30 June 2011

Government as Platform - An Example

Tim O'Reilly uses the words "government as platform" to describe an interpretation of what Government 2.0 is. I am often asked what "government as platform" means. I think the question arises because much of government already operates as a platform. People don't distinguish it as something new because it's routine.

To explain what government as platform is, you can look at an example where it's already the norm such as our public roads. Our three levels of government are involved in the construction, maintenance and regulation of roads. Together they deliver infrastructure upon which we ride our bicycles and drive our cars.

We are used to the idea that we can hop on our bicycle or get in our car and and transport our selves on public roads. As a platform we are left to decide where we are going, when and how to get there. The outcomes of the platform, the actual transportation conducted, is not determined beforehand. The roads are built to certain standards and the drivers are left to figure out how to get from point A to point B.

And because the system is open, people and companies can and do invent innovative new ways to use the platform. Because they are free to choose their route, people optimize the routes they use to get from point A to Point B.  Inventions like automobile GPS are created to help with navigation.  Every year the entire vehicle industry (bicycles, cars, buses) releases new versions of their transportation products and introduces innovative new ones. Several huge industries can rely on the fact that our roads systems is a platform that they can build on.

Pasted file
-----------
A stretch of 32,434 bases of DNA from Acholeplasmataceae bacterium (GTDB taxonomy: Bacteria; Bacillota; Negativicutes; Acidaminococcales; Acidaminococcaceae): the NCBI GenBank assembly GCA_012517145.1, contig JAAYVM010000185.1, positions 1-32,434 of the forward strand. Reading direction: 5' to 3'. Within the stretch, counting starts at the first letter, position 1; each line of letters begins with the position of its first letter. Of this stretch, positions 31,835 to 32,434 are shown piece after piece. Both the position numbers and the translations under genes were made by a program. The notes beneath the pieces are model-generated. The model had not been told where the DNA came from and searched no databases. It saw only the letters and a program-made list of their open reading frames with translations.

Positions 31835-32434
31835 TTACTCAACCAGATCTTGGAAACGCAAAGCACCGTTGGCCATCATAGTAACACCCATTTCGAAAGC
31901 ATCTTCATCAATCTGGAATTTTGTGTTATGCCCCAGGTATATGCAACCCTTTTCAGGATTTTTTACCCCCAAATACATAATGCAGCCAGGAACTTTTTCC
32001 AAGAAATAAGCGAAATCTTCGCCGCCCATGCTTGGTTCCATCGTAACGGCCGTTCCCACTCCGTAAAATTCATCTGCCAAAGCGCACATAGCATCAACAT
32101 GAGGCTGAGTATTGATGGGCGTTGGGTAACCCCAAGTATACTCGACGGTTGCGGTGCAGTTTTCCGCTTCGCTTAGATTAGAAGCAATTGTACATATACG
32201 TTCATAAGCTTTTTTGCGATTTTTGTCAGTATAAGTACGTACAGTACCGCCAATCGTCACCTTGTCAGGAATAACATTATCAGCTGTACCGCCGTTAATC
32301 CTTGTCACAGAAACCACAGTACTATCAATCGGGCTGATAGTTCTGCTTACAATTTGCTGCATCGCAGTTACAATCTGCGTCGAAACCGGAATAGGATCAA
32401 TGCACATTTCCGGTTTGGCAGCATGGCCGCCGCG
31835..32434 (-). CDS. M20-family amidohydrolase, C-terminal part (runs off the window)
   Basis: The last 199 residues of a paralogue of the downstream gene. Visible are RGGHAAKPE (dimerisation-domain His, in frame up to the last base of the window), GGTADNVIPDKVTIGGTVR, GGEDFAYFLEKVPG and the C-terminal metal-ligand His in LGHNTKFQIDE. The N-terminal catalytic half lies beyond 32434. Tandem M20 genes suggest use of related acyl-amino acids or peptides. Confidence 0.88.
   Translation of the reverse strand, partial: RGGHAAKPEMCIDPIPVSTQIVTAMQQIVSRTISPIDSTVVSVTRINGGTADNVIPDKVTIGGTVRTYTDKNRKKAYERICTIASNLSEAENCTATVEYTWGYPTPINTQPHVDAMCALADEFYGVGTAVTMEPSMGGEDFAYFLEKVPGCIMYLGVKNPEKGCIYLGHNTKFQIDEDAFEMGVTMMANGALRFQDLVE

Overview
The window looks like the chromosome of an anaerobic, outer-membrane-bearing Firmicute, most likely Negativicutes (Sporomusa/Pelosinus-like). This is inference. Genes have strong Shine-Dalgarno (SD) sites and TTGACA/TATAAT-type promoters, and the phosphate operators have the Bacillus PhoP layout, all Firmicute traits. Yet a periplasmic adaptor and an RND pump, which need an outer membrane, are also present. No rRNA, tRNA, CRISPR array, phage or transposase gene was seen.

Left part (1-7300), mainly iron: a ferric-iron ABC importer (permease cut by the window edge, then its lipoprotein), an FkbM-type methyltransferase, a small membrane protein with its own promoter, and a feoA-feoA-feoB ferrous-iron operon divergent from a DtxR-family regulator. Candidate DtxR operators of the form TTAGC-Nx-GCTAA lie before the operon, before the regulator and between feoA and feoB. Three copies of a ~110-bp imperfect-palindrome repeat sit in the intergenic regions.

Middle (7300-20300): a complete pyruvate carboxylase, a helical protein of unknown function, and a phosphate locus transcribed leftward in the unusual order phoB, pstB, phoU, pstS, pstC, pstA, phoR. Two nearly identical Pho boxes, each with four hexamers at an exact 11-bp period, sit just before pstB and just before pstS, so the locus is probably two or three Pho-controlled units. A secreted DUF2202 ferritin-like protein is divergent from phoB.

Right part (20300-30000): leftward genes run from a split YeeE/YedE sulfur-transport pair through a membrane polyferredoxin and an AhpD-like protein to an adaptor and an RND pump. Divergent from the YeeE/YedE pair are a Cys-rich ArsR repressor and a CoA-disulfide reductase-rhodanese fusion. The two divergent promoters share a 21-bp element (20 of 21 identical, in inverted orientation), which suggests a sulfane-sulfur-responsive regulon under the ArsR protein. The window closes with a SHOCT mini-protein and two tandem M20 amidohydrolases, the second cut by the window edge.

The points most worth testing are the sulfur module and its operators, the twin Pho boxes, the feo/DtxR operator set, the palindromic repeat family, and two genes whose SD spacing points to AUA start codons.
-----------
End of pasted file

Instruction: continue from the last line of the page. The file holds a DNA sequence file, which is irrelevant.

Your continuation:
And for travelers, the system works so well we can travel almost anywhere and we're usually not even aware of which level of government is responsible for which roads. We can even travel to different countries and travel, because all of the public roads work pretty much the same way. Done well, the platform becomes transparent. We don't even notice it.

I am convinced that this what we need with our public data. Our data – all of it – made freely available on the internet, with standard licensing, in formats we can use - would provide a platform for innovation like we've seen with transportation. Entire industries could grow on such a platform, providing jobs and value we can barely imagine right now.

And though only a few people will use the data in the beginning, like the few people building cars and bicycles, those people will create huge value for their fellow citizens all built on a platform managed by our governments.

1 comment:

Nik Garkusha @OpenHalton said...

Love the Analogy, used it in my post (with attribution) here: